Turnover Rs 750 cr
Y-O-Y Growth* -2.2%
Vicks range of cold & cough relief products, Whisper range of sanitary napkins, Pampers disposable diapers, Ariel & Tide detergents, Pantene and Head & Shoulders shampoos. Some of P&G's billion-dollar brands sold in India are Tide, Ariel, Pantene, Whisper and Pampers.
In the general office:
Administration & Technical staff
In the plants:
Technicians on the shop-floor
In the field (sales personnel)
Administration & Technical staff
*Y-O-Y: Year-on-Year

Building From Within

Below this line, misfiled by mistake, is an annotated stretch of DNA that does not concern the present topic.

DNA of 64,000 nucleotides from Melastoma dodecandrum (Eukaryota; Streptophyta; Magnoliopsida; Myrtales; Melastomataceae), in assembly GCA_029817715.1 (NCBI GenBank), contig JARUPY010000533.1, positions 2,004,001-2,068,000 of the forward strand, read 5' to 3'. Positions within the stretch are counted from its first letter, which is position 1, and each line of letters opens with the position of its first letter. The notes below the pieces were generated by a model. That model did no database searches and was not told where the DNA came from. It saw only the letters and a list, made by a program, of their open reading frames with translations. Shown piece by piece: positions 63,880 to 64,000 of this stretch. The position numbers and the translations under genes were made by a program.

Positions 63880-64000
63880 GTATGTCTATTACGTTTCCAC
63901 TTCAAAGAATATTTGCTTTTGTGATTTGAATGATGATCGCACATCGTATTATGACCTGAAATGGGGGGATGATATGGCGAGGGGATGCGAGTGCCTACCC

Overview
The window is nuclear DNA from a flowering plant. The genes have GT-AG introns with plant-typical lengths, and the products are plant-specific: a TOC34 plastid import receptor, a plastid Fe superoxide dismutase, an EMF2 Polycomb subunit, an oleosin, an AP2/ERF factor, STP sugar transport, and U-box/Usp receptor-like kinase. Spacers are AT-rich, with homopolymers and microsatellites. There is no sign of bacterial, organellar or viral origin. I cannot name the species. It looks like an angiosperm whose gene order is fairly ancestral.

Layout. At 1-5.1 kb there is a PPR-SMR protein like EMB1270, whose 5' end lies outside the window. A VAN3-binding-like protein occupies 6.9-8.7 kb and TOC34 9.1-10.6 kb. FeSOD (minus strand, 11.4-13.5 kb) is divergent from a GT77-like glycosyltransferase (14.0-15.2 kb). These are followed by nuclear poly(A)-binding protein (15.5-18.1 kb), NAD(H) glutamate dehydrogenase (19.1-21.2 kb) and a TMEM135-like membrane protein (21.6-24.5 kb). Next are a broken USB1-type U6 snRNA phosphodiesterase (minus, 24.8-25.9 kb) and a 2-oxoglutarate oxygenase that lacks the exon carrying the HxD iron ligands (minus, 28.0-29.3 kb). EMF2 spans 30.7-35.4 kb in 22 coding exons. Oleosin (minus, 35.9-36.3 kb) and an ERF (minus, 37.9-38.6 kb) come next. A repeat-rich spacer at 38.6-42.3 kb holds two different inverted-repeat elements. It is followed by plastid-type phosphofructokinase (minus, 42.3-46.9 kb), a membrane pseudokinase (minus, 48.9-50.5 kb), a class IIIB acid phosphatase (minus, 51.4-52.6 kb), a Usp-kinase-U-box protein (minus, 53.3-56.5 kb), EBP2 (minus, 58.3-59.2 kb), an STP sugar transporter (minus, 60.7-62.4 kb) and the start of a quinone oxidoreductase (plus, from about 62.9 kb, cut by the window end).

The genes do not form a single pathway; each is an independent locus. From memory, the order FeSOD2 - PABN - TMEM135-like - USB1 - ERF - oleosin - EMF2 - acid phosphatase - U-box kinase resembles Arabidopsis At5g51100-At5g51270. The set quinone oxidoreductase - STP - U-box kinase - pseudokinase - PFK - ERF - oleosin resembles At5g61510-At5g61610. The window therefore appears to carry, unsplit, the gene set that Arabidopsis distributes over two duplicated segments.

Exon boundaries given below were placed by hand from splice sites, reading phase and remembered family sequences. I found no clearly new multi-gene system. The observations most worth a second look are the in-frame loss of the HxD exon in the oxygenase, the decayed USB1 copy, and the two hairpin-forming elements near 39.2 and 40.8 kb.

P&G does not hire laterally. In simple-speak that means the company only hires freshers straight out of B-school. Middle and senior management personnel are never hired so the company depends entirely on building from scratch with each new employee and looks at him or her as someone whose entire career will play itself out at P&G. As one recruitment manager explains: "I am aware every time a candidate sits before me that I could be looking at a future CEO so I need to be very very careful about who is being hired." That literally puts the onus of building the company on the hr department. Which is why the hr people are never referred to as "the hr people"-except by me of course-but as Business Strategy Leaders at P&G. Explaining the rationale for the hiring freeze following entry level inductions, Shantanu Khosla, Country Manager, P&G India, says: "It's a choice we have made backed by the philosophy that we want to grow from within."